From Standing Rock to Los Angeles: A National Divestment Movement is Underway to Slow the Dakota Access Pipeline
The movement to stop the construction of the Dakota Access Pipeline — centered for months at Standing Rock in North Dakota — has moved west.
In cities like Seattle and Santa Monica, efforts to slow the nearly 1,200-mile long DAPL have taken the form of cities moving to divest from the 17 banks involved in financing the controversial project. Most recent divestment efforts have centered on Wells Fargo, which has been rebuilding its reputation in the wake of revelations about fraudulent activity on behalf of employees last fall.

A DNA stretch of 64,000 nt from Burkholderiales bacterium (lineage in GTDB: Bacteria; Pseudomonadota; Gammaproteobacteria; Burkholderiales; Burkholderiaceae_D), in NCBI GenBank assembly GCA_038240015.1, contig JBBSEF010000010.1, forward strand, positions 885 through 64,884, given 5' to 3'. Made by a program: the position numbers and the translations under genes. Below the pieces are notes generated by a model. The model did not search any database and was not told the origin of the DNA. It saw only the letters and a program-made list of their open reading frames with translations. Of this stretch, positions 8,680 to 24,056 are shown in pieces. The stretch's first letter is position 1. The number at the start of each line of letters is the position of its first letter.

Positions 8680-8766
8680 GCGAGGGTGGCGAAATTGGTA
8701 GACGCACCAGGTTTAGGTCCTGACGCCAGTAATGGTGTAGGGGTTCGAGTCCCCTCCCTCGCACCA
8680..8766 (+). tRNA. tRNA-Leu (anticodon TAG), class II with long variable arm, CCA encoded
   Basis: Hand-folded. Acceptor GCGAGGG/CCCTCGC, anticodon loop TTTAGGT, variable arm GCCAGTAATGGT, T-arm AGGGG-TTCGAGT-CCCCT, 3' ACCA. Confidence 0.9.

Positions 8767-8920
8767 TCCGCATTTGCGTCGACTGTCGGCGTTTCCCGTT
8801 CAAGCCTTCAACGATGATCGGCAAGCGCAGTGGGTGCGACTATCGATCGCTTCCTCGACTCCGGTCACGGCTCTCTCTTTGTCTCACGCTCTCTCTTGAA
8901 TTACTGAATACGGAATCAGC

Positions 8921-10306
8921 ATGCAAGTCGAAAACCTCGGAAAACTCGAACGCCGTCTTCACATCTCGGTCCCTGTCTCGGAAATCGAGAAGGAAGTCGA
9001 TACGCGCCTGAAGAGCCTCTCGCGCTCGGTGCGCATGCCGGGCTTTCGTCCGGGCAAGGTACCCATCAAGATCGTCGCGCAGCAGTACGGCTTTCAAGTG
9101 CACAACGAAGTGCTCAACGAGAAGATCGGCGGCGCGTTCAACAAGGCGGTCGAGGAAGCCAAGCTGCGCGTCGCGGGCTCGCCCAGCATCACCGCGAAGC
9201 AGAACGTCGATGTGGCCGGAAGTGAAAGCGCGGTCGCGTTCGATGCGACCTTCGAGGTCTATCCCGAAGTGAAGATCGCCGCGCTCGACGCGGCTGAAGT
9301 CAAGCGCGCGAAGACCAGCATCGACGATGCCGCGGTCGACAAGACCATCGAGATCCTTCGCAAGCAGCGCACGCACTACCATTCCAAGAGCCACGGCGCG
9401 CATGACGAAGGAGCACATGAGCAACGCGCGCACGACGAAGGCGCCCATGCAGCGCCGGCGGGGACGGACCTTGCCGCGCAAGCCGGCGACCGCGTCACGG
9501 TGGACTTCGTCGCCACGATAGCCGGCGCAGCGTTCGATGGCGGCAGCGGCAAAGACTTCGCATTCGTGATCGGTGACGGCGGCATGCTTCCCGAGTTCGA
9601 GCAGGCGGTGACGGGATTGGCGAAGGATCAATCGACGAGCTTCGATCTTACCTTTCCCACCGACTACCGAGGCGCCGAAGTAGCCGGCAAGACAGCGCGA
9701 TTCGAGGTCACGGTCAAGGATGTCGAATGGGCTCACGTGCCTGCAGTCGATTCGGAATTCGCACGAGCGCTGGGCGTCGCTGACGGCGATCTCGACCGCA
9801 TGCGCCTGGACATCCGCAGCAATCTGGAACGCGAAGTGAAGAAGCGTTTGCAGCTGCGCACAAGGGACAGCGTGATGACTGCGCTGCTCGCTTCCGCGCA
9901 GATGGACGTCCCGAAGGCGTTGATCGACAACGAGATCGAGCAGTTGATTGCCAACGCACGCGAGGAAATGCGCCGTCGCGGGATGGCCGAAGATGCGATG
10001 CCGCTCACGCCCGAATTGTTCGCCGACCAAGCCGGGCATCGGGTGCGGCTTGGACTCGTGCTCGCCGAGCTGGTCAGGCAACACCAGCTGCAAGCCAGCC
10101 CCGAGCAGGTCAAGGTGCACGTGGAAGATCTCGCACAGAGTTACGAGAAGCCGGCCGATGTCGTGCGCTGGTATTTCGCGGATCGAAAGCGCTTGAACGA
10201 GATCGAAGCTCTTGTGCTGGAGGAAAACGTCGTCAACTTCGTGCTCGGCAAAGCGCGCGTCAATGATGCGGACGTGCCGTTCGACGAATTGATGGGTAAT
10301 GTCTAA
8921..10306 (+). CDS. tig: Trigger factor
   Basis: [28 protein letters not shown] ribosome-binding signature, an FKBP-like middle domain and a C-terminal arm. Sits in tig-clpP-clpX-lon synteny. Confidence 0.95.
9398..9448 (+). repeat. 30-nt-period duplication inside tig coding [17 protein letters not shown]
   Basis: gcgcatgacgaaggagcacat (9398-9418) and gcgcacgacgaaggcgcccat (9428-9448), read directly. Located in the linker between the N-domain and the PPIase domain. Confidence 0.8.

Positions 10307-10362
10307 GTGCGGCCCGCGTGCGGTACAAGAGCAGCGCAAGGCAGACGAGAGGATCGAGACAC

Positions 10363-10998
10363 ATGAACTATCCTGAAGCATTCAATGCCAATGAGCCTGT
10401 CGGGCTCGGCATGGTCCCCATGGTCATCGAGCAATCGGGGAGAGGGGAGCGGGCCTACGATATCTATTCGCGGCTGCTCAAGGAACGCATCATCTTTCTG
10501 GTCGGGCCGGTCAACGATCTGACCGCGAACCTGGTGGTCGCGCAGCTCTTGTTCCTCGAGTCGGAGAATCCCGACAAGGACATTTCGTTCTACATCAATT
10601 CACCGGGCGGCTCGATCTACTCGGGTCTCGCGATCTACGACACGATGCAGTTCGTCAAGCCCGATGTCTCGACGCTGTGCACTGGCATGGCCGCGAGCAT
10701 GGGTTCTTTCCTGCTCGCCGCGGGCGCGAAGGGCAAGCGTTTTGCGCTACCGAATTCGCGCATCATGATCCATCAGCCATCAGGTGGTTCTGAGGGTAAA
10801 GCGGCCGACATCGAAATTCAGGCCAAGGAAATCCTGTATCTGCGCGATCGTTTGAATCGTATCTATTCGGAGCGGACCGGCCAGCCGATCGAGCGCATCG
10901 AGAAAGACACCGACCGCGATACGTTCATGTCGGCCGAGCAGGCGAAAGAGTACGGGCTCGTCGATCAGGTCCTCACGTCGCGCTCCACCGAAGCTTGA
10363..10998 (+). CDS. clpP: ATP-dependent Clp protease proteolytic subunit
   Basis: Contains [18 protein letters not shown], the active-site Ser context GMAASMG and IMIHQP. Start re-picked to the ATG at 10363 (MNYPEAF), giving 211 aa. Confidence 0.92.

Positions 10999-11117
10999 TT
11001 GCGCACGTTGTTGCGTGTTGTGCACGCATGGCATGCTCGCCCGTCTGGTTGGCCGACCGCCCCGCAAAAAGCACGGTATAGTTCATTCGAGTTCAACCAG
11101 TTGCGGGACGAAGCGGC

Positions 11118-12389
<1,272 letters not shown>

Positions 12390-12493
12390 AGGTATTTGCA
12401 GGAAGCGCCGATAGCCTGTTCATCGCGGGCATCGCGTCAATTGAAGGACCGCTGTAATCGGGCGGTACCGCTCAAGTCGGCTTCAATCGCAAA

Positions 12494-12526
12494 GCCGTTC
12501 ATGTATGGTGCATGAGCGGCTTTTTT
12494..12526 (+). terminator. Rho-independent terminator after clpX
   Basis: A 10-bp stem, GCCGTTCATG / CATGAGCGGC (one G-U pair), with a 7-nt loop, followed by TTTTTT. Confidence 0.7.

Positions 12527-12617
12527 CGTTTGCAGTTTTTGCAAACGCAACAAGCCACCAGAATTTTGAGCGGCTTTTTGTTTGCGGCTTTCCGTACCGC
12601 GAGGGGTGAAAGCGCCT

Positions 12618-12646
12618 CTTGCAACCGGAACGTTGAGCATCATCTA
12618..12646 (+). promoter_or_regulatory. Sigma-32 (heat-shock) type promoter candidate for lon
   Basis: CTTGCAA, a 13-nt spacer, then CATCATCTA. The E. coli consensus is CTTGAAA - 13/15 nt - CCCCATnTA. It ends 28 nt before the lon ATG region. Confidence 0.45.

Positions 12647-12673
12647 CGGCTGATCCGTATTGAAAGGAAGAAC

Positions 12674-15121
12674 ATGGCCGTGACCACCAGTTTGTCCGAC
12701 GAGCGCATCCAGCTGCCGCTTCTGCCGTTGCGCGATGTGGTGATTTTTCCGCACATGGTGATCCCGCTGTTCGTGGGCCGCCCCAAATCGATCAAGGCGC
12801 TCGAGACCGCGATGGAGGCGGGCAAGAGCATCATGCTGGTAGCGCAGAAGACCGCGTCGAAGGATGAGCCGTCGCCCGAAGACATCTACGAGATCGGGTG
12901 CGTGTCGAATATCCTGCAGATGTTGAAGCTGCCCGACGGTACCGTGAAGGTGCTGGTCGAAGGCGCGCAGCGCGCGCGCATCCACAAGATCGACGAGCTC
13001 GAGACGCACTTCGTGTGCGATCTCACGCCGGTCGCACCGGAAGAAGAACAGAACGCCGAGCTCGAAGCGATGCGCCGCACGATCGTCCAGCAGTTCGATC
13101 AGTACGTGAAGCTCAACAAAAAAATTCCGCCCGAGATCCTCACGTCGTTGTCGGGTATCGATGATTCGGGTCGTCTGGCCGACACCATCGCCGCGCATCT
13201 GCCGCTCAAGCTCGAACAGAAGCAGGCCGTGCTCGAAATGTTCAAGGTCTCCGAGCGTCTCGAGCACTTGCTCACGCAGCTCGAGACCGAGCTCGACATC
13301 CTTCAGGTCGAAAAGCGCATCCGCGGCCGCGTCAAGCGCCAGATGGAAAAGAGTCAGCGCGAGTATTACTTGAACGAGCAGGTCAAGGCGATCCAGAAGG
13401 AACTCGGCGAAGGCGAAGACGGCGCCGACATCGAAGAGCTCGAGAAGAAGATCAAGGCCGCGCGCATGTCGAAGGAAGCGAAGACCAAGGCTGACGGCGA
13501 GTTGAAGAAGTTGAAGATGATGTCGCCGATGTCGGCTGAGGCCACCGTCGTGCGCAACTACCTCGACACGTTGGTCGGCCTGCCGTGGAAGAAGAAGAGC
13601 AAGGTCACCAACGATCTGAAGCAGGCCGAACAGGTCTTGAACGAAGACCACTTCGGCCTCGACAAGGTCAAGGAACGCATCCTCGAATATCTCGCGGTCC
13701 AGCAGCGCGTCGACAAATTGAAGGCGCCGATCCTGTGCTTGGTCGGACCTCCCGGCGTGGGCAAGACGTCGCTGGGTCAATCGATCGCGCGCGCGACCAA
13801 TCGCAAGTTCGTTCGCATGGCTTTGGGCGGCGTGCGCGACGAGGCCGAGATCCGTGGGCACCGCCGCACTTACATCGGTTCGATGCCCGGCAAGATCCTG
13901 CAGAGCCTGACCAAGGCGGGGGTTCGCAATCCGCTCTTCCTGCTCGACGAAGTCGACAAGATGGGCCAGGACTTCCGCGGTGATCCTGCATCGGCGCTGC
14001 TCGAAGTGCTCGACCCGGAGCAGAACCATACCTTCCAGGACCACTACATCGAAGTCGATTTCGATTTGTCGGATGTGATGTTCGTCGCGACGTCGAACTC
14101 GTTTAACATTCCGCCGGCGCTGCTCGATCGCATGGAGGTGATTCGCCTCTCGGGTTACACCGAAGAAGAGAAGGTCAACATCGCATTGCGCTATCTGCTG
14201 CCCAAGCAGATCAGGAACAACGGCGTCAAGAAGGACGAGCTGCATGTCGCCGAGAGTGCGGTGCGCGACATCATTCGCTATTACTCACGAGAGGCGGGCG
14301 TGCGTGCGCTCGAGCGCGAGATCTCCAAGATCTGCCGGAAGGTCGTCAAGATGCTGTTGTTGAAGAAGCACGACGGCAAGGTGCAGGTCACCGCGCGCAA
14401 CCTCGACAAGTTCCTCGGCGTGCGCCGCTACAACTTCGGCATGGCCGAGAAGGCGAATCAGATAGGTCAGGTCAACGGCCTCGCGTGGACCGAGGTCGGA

Trinity Tran has been working with the group Divest LA in Los Angeles, initiated by Revolution LA, which she has been organizing with for over two and a half years. The Divest LA petition now has more than 25,000 supporters and calls on the city of Los Angeles to end its relationship with Wells Fargo.
“Wells Fargo’s morally bankrupt practices are further exemplified by the 2016 lawsuit filed against the bank by the Los Angeles City Attorney for fraudulently opening more than two million unauthorized checking and credit card accounts, victimizing ordinary citizens for profit gain,” the petition reads. “For their deceptive practices, the bank settled with the County and City of Los Angeles for $185 million. This is one of numerous lawsuits filed against Wells Fargo by the city. Our representatives cannot continue to trust taxpayer money with a bank repeatedly sued for corruption.”
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